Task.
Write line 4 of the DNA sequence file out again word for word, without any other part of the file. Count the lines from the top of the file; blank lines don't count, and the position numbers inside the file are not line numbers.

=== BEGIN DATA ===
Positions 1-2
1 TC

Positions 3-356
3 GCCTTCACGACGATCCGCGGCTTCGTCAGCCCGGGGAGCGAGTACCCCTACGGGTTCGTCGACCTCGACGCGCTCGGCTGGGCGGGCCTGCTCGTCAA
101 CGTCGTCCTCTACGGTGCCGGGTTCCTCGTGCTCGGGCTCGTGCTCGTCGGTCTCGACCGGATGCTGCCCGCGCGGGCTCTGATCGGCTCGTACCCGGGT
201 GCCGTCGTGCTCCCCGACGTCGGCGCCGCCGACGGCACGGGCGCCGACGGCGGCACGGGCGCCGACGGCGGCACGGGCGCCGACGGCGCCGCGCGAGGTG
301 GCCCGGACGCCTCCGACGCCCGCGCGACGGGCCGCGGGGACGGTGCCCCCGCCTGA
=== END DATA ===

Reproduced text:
3 GCCTTCACGACGATCCGCGGCTTCGTCAGCCCGGGGAGCGAGTACCCCTACGGGTTCGTCGACCTCGACGCGCTCGGCTGGGCGGGCCTGCTCGTCAA